The UAE can be a daunting place for expatriate workers, men and women far from home with families that are dependent on wages earned here. When the finances don't add up, the pressures put on some workers can be unbearable. To the desperate, suicide sometimes seems the only way out.
Avoiding this tragic cycle requires better financial planning and stress management. Which is why a new programme, as reported by The National last week, is both welcome and overdue.
A growing number of Indian workers in Dubai, many with financial, legal and psychological problems, are benefiting from the initiative, called Mission Zero Suicide. The service, coordinated by UAE Exchange, offers blue-collar workers advice on avoiding the dangerous cycle of debt. In its first six months it targeted about 4,800 workers in nearly 400 companies.
Among the advice the mission promotes: speak honestly with families about finances. The rise of suicides among struggling labourers can often be traced to the pressure placed on those toiling here by family members at home. So far this year, 91 Indians - an average of two a week - have killed themselves in the Emirates, according to the Indian Embassy. In 2008, the rate was nearly double that.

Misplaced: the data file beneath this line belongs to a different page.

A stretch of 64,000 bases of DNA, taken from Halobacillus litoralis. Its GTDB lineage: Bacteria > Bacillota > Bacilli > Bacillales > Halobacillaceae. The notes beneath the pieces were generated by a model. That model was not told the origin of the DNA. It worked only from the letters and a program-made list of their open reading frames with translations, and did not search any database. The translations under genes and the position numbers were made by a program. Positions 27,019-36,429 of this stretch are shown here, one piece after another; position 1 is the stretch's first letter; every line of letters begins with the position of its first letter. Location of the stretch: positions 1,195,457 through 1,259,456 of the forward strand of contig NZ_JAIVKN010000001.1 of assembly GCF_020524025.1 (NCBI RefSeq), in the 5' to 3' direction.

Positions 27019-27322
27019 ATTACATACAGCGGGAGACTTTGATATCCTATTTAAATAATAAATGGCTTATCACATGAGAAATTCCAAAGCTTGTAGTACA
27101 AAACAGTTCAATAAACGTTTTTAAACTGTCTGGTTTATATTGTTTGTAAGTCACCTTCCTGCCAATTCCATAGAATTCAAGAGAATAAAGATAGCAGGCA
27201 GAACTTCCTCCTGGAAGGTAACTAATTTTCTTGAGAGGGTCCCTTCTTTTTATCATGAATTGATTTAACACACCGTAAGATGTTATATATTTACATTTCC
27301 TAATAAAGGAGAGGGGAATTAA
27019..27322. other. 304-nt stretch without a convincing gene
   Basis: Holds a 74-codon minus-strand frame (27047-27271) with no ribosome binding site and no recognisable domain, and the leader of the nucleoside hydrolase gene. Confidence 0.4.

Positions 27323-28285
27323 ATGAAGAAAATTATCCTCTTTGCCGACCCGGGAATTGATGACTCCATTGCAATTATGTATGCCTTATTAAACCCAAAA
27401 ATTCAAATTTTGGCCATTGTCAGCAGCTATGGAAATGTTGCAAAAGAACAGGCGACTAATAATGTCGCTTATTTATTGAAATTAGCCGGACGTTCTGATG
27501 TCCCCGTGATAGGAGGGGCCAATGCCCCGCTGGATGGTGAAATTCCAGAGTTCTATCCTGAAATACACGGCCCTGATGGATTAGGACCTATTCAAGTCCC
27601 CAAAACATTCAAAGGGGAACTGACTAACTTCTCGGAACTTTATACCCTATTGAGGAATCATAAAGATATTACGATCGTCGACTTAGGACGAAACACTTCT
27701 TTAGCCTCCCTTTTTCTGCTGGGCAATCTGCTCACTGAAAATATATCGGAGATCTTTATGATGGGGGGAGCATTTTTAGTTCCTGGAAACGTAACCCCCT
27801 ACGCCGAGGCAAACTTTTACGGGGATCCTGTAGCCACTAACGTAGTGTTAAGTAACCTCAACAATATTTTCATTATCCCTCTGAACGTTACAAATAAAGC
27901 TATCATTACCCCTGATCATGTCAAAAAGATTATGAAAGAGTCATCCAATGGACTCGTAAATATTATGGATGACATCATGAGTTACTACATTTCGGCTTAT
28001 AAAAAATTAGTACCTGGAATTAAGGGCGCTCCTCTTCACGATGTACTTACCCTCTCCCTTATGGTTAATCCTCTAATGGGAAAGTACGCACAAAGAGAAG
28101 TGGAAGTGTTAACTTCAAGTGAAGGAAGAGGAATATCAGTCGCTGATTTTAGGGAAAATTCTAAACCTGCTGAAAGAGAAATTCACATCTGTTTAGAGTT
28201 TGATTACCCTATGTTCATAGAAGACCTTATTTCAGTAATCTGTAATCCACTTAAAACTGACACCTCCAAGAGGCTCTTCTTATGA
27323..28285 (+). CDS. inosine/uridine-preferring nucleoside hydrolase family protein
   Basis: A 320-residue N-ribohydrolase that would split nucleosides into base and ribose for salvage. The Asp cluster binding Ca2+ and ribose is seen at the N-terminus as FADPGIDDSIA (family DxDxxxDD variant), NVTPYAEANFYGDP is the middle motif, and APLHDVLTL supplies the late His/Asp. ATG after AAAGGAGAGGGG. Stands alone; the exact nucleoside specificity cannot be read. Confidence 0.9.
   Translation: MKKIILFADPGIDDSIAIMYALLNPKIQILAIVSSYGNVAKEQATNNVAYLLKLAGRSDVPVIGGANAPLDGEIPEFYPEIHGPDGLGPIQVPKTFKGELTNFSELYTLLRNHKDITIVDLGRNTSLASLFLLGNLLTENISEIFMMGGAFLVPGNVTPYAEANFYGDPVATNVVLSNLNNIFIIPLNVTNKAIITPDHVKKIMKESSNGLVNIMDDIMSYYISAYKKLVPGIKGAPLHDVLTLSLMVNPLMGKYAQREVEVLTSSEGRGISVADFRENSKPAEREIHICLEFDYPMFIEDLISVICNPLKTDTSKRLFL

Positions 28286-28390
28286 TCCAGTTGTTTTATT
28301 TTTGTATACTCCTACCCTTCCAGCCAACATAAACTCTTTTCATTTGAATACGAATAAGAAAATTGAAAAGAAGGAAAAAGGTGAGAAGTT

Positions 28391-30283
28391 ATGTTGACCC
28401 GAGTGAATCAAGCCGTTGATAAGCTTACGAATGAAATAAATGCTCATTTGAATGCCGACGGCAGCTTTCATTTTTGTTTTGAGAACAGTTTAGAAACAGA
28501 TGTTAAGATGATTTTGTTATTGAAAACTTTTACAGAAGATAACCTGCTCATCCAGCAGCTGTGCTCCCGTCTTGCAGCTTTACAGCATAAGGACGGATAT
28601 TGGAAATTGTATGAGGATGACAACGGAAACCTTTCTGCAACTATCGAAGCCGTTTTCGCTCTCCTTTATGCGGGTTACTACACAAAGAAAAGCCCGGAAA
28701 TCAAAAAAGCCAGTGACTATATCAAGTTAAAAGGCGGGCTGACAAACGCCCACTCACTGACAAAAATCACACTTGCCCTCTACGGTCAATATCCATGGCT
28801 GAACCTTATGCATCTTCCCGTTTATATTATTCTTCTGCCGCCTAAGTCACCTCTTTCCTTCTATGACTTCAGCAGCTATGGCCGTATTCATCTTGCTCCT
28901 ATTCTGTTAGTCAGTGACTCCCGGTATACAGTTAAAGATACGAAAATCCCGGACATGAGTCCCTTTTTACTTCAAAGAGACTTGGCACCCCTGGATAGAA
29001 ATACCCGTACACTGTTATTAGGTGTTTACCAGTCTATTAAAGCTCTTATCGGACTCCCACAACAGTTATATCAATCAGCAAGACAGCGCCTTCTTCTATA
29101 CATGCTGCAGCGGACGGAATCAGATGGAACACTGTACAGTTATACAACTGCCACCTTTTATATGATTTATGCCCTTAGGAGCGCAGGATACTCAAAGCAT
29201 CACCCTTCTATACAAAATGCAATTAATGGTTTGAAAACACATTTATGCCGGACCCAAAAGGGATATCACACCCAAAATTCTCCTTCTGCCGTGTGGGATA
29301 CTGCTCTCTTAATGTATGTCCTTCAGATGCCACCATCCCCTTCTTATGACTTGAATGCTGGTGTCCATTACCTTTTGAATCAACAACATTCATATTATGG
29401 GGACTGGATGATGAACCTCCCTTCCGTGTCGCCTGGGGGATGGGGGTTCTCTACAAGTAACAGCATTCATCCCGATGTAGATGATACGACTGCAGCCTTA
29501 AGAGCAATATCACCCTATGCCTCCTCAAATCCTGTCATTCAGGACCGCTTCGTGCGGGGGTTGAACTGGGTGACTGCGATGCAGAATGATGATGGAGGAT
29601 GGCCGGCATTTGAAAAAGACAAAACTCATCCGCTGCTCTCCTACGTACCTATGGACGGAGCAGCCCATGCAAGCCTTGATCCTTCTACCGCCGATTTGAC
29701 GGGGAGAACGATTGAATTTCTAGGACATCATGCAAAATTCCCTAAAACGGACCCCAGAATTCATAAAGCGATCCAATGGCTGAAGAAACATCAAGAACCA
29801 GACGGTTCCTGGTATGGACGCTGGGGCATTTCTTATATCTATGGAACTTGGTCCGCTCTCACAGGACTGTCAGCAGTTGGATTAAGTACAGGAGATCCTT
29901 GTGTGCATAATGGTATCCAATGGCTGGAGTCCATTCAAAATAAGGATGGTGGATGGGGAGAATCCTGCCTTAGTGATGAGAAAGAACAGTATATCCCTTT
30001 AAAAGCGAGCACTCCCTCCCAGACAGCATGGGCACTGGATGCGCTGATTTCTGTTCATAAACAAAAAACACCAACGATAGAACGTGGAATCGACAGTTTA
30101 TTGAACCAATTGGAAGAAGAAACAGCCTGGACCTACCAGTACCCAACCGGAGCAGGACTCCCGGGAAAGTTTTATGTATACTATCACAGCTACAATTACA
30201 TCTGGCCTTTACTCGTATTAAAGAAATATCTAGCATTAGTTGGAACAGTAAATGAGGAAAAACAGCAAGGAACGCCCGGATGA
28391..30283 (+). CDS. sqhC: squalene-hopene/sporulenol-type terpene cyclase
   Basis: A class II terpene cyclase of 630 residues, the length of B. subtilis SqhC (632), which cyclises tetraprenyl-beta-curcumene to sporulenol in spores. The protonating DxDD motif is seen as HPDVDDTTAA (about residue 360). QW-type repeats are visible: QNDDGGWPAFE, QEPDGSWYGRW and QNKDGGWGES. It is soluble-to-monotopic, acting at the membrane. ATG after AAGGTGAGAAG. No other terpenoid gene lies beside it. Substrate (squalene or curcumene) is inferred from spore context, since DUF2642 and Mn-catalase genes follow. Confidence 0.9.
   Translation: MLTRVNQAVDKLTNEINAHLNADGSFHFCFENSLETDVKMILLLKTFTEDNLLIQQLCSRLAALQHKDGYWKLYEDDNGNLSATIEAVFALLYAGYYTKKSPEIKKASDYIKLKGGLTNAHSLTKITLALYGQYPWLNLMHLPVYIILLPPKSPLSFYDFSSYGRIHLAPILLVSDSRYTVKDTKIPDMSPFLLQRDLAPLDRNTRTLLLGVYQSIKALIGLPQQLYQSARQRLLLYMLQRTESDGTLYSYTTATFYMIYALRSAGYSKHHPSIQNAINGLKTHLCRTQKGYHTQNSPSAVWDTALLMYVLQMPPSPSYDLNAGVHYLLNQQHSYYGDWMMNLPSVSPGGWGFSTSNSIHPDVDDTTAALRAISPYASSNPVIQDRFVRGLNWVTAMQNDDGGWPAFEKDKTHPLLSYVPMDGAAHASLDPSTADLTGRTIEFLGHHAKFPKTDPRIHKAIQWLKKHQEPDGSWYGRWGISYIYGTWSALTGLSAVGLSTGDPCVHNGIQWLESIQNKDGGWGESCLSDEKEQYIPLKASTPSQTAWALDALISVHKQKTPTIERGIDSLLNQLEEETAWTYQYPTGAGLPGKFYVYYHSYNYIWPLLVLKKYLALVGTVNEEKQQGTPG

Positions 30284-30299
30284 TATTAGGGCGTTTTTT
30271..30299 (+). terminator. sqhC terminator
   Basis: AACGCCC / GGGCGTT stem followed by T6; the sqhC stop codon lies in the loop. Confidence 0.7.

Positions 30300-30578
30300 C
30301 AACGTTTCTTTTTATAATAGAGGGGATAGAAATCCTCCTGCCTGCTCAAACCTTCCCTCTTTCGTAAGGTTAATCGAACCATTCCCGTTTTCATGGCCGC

UAE Exchange's campaign will surely save lives. Educating workers on how to avoid credit card and loan traps, or not paying too much to recruiting companies, will help people better manage savings and, in turn, bring expectations down to Earth. Workers inside the country are also sometimes unaware of their rights. Campaigns like these are important in that they reach people before they might feel trapped.
Many people come to the UAE hoping to earn enough money to support many mouths at home. Others see a first job as a gateway, and believe they will find a better job once they arrive. In both cases, it's important that workers of all income levels do not spend beyond their means. For many in the UAE, debt can be unforgiving.
UAE Exchange should be lauded for its efforts to reduce rates of suicide linked to money woes. We hope its just the first of many programmes like it.